- Name also: Woolly Butterbur
- Family: Daisy Family – Compositae, subfamily Asteroideae
(formerly Aster Family – Asteraceae)
- Growing form: Perennial herb. Flowering stem develops in spring before leaves. Rhizomatous.
- Height: 20–45 cm (8–18 in.), taller in fruit (flowering stem). Stem very hairy at top.
- Flower: Plant dioecious (staminate and pistillate flowers on different plants), only male plants in Finland. Single flower-like capitula surrounded by involucral bracts. Capitulum flowers pale yellow, fading, ray-florets tongue-like; disk florets tubular. Stamens 5. Gynoecium composed of 2 fused carpels. Involucre 5.5–8 mm (0.2–0.3 in.), involucral bracts dark olive green–brownish, shortly haired only at tip. Capitula 40–70, borne in a corymbose cluster.
- Leaves: Alternate. Flowering stem leaves stalkless, lower sheath-like, upper scale-like, narrowly elliptic, lime green or sometimes at least outer leaves becoming red. Vegetative leaves long-stalked, blade broadly triangular, approx. 20 cm (8 in) wide, 2–4-lobed on both sides as base, becoming glabrous on top, densely haired underneath, basal lobes straggly.
- Fruit: Achene with unbranched hairs on tip.
- Habitat: Waterside sandpits.
- Flowering time: May.
- Endangerment: Critically endangered.
Wooly butterbur has established itself in Finland on only one island in eastern Helsinki. The stand is around 2 acres big, but seems to be growing. It was found in 1974, but one can only guess when and where it arrived. It has perhaps spread from drifting rootstock; on the other hand a whole group of other special plants have escaped into the Finnish wild from villa gardens. Like its relatives, wooly butterbur inflorescence and plant shoots develop at different times. Flowering stems break through the ground early in the spring, while long-stalked leaves do not appear until the beginning of summer. Many wooly butterbur plants are at least partly dioecious; its female flowers’ stamens’ anthers are rudimentary and in the male flowers the pistil’s ovary is likewise undeveloped. In Finland the plant has only been observed with a male inflorescence, so the whole stand is probable one and the same plant, like clones. Seeds cannot be produced in this place, so the plant cannot easily spread to new habitats. Wooly butterbur spreads efficiently however via its rootstock.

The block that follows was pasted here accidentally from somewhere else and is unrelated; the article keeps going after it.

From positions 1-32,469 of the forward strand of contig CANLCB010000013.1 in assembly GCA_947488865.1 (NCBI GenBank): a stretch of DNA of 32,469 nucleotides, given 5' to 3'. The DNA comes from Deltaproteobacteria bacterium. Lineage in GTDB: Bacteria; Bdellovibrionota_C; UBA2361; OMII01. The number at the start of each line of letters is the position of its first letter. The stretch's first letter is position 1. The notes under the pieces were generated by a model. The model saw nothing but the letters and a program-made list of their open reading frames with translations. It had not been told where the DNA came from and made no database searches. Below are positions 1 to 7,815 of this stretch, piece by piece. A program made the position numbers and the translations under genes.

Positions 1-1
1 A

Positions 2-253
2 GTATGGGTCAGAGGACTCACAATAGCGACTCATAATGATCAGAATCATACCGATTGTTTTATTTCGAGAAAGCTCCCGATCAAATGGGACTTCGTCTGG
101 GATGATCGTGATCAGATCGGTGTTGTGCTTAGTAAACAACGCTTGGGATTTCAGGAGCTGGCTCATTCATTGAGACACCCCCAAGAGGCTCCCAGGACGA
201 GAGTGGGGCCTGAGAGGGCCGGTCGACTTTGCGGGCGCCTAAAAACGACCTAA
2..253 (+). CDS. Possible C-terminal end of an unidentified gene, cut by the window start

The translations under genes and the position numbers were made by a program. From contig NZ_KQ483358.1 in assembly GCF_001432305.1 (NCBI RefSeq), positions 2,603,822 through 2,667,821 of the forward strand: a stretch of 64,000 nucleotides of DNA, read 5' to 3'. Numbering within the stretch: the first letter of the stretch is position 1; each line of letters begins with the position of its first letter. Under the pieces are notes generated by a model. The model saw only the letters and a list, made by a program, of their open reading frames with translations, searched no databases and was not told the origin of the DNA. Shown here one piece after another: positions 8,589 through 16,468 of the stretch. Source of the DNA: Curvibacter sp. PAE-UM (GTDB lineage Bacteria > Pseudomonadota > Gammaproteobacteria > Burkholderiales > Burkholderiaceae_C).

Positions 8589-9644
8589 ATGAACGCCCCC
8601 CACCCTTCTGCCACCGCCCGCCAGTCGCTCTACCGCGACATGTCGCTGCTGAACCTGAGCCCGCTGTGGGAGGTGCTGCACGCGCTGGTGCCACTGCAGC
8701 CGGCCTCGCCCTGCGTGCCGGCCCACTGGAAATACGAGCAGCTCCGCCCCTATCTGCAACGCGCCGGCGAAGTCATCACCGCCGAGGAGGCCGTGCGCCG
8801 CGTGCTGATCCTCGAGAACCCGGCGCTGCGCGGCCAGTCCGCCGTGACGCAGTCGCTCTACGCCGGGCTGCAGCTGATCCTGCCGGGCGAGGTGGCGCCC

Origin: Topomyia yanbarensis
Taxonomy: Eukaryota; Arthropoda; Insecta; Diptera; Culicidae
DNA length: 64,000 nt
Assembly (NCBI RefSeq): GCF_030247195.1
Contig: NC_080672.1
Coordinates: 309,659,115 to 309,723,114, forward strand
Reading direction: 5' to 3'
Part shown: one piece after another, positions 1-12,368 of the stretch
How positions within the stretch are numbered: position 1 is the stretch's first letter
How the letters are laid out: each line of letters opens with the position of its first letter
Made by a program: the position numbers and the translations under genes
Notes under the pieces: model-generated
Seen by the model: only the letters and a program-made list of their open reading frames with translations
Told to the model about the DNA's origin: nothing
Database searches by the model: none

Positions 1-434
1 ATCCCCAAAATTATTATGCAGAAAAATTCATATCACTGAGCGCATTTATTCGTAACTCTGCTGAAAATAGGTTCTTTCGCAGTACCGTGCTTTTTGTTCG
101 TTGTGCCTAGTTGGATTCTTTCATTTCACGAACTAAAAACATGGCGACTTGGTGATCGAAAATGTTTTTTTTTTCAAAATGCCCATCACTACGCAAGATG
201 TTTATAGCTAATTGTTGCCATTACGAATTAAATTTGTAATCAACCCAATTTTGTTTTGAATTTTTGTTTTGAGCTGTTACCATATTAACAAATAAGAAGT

Wooly butterbur was also observed in Finland in Eckerö on the Åland Islands in the 1930s, but this temporary stand has now vanished. The plant grows along many coastal areas of the Baltic Sea, in Denmark and Sweden too, as far north as Gotland. It also grows in Estonia, albeit rarely, and in principle it could spread from there to the Baltic archipelago and sandy southern coastal areas of Finland. Wooly butterbur is easy to differentiate from common butterbur (P. hybridus), which is an ornamental and occasional escape in Finland, based on the difference in the inflorescence of their capitula; wooly butterbur’s is bright yellow while common butterbur’s is red.